Olathe & Southwest Joco

68% of students struggle with anxiety. Here’s what Olathe School District is helping

Mental health is at the forefront of the Olathe School District’s new class series for parents.
Mental health is at the forefront of the Olathe School District’s new class series for parents.

Mental health is at the forefront of the Olathe School District’s new class series for parents. Bold Parenting with DNA-V is the district’s answer to a recent survey of students and staff indicating that 52 percent of elementary students and 68 percent of secondary students are struggling with anxiety.

This particular initiative isn’t directly for students but for their parents.

“We want to make sure our students are not only learning those (social and emotional) skills but that parents have the tools to support those students,” said Angie Salava, director of social emotional learning and mental health services for the district. “Our ultimate goal is for our parents to have the information to help our students and for our students to carry less anxiety into the school building.”

More than 160 parents have already signed up for the class, and Salava said the room can accommodate up to 450.

“If we get more, we may look for larger venue. It sure loses a lot of its intimacy if you do that, but we’re happy to do it,” Salava said. “We don’t want to turn anybody away.”

Much of the course will focus on providing tools that let students take control of their lives. Some indicators that they might be having trouble include disrupting class, participating in risky activities in person or online and having trouble expressing emotions.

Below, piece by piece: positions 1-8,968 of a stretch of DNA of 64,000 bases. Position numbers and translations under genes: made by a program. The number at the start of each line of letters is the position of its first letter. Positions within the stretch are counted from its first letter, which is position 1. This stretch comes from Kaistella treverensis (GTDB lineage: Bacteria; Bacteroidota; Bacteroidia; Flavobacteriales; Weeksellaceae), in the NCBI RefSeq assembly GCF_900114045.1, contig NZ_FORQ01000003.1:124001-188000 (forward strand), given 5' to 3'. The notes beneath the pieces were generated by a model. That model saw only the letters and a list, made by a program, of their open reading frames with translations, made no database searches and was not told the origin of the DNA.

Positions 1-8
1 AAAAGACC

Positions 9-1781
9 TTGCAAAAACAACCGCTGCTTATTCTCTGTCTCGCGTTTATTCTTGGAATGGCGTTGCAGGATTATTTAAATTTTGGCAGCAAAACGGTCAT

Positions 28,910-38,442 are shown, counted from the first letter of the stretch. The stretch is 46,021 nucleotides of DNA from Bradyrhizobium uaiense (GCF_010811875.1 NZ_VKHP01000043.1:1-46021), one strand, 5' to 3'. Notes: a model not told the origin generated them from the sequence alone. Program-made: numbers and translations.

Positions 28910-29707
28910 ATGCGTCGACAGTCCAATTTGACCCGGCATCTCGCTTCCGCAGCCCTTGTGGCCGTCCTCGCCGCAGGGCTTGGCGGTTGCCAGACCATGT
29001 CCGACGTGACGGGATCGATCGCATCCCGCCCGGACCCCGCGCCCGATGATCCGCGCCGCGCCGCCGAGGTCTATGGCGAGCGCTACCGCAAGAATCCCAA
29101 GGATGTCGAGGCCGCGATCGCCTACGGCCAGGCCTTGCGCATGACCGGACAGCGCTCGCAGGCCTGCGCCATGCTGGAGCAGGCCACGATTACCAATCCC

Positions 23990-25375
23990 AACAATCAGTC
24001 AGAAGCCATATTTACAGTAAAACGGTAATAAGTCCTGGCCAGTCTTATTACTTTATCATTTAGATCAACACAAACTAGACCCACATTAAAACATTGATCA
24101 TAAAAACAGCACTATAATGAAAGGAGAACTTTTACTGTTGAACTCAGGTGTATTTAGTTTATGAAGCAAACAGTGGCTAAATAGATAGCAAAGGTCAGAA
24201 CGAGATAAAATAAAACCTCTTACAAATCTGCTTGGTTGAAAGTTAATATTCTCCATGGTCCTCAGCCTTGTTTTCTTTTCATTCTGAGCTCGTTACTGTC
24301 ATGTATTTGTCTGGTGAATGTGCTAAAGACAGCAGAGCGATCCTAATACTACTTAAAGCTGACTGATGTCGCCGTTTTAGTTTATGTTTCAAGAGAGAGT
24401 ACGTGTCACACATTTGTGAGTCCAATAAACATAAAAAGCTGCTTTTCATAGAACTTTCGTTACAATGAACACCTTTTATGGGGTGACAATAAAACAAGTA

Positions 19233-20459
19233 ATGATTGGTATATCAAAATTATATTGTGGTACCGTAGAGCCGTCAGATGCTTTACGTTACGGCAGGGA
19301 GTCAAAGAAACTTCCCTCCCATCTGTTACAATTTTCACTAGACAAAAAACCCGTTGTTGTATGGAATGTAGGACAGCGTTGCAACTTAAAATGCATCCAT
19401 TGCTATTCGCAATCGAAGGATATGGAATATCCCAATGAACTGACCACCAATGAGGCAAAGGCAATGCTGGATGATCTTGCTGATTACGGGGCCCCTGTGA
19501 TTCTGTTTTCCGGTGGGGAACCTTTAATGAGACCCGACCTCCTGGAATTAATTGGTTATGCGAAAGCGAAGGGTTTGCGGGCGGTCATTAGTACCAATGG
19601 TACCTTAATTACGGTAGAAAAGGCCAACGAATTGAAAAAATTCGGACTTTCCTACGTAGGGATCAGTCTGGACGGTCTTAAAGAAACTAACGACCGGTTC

Instructor Jason Bohn, director of adolescents services for The Anxiety Center at Renew Counseling, refers to this type of issue as dysregulation.

One mistake parents make is “not recognizing that the young person is actually struggling. … If you don’t accept that your young person is actually struggling and you just tell them to calm down, you’re not only invalidating your relationship, you’re making them feel like whatever’s going on inside them isn’t right.”

He plans to address ways to effectively show support for kids.

“Validation is not saying all their behaviors are OK. It’s saying that regardless of what they are feeling or thinking or saying, they’re still a worthy, important human being,” Bohn said. “…When parents don’t know how to validate their young person, it really complicates and makes things harder.”

Bohn said the philosophy for DNA-V — which stands for discover, noticer, adviser and values — applies to all ages.

“It’s a way to think about parenting and raising your child that has good research behind it and evidence behind it. It’s a real concrete, practical tool that you can start applying today if you have any desire to change some of the patterns that are going in your family,” Bohn said.

The classes are open to parents who have children from kindergarten through high school.

A key component is that the classes won’t just be Bohn lecturing, but parents participating in small group activities where they can share their experiences with others.

Five weekly sessions make up the class, each running from 6:30 to 8 p.m. Sept. 12, Sept. 19, Sept. 26, Oct. 3 and Oct. 10 at Summit Trail Middle School. To sign up, parents must have their child’s name, school and students identification.

The district is offering the classes free with sponsorship from the Olathe Public Schools Foundation, First National Bank, Two Tents Intensive Outpatient Program and The Anxiety Center at Renew Counseling.

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